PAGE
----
- Series: Developer Reference
- Paperback: 672 pages
- Publisher: Microsoft Press; 1 edition (September 25, 2012)
- Language: English
- ISBN-10: 0735665850
- ISBN-13: 978-0735665859
- Product Dimensions: 7.4 x 1.5 x 8.6 inches
- Shipping Weight: 2.4 pounds (View shipping rates and policies)
- Average Customer Review: 6 customer reviews
- Amazon Best Sellers Rank: #325,633 in Books (See Top 100 in Books)
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Microsoft SQL Server 2012 Integration Services (Developer Reference) 1st Edition
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About the Author
Wee-Hyong Tok is a program manager on the SQL Server Integration Services team. He has worked on several different aspects of the product. Prior to joining Microsoft, Wee Hyong was a Microsoft MVP. He is a frequent presenter at Microsoft conferences. Wee Hyong is deeply passionate about how organizations can make use of business intelligence tools to derive business insights, and make better decisions. Kaarthik Sivashanmugam is a lead software engineer on the SQL Server Integration Services team. Kaarthik joined the team during SQL Server 2005 launch and has been involved in several feature improvements to SSIS since then. Rakesh Parida is a software development engineer on the SQL Server Integration Services team. He has worked on SSIS since SQL Server 2005, and was involved in many of the new features in this release, particularly ETL frameworks, data warehousing, and SSIS based solutions. Matt Masson is a senior software development engineer on the SQL Server Integration Services team. Matt joined the team shortly after the SQL Server 2005 release, and has worked on many aspects of the product. A frequent presenter at Microsoft conferences, he is heavily involved with the SSIS community, and maintains the SSIS Team Blog Xiaoning Ding is a software development engineer on the SQL Server Integration Services team, which he joined in 2007. He has worked on the SSIS engine, SSIS server, security model, and in other areas.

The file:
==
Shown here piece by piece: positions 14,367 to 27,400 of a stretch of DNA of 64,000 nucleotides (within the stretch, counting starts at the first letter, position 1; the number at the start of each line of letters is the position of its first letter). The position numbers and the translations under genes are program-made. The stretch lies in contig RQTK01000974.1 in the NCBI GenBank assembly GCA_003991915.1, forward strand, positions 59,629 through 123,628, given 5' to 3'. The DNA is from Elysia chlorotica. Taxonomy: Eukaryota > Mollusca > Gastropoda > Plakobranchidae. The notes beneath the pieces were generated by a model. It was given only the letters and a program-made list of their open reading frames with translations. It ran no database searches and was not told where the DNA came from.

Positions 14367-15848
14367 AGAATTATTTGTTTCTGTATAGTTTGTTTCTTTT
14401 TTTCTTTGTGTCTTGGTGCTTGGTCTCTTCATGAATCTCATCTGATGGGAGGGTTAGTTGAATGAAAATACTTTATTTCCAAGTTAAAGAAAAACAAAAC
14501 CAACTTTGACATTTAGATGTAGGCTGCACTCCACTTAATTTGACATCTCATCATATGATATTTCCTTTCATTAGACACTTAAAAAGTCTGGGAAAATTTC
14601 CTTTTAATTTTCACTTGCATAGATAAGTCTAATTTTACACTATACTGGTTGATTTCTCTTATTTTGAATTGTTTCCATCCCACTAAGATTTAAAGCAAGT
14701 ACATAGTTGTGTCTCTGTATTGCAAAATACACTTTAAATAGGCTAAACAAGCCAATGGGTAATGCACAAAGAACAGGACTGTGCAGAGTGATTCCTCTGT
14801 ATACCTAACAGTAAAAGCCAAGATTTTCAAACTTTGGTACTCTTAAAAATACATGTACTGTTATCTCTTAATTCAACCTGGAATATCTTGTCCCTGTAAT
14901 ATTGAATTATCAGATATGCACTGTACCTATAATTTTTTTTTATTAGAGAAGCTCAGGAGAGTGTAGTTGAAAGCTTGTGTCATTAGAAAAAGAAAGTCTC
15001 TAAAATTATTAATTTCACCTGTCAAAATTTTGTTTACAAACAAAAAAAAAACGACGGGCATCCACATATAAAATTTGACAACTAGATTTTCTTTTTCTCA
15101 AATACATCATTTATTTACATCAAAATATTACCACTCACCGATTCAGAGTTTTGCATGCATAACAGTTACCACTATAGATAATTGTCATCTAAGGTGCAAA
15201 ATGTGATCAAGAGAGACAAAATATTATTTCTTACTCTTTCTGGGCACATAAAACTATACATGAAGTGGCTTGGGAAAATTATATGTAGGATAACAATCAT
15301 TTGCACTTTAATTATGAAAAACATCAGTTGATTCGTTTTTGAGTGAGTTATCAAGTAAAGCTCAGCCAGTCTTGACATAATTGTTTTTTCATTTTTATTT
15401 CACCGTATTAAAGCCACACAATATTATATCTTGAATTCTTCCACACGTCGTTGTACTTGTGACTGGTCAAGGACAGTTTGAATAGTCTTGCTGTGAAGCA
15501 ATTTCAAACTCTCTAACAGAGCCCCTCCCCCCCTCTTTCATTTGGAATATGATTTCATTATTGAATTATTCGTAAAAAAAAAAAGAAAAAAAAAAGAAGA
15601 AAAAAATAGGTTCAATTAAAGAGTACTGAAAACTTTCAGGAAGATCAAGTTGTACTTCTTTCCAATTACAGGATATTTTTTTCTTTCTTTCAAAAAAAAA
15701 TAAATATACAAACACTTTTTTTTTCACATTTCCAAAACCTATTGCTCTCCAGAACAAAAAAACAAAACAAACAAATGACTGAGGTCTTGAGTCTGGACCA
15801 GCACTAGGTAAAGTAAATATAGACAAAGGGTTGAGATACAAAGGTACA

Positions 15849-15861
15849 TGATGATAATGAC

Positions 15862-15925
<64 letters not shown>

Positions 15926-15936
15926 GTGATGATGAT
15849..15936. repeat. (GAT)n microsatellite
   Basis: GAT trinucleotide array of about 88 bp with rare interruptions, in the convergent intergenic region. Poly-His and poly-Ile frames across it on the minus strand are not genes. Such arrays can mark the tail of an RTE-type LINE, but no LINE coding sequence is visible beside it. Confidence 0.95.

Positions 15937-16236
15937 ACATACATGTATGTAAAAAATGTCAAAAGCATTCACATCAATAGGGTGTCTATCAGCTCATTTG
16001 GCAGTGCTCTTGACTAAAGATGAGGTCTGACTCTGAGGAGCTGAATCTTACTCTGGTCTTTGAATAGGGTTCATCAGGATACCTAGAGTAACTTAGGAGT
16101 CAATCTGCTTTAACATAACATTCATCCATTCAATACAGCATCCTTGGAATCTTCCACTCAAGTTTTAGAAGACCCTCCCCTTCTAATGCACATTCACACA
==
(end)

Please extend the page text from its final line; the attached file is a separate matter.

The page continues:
Top customer reviews
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You have to wonder what's going on if the book gets around to building its first SSIS package in Chapter 7: if it were a book for beginners, Chapter 2 or 3 would be a more appropriate place, and if it were a book for intermediate or advanced SSIS users, this introductory material would not be needed at all. The beginner who persevered through Chapters 1-6, learning about the upgrade procedure and the new features of the 2012 release (revised syntax of XML-format SSIS package files, anyone?), gets to load a text file into a database - and then, without a single transformation explained, is asked to implement parent-child packages, and execute them with T-SQL (!) and C# (!!). With this, core SSIS training is over, and the book moves on to more advanced or niche topics like CDC, "fuzzy" transformations and DQS, administration and performance.
It is only those more advanced topics, found in Part III, which can make this book worth a look. (The upgrade-and-new-features stuff of Chapters 3-5 can be found online). Although I did consider hiring an assassin to go after the author of Chapter 10 - when talking about SSIS 2012, it is very important to be clear about the differences between package deployment model and project deployment model, and that chapter fails this test like there's no tomorrow - the problem is not really with the individual chapters, but with lopsided, incomplete nature of their sum.
Dial M for "Microsoft Press, you sure dropped the ball with this one".
A great book indeed.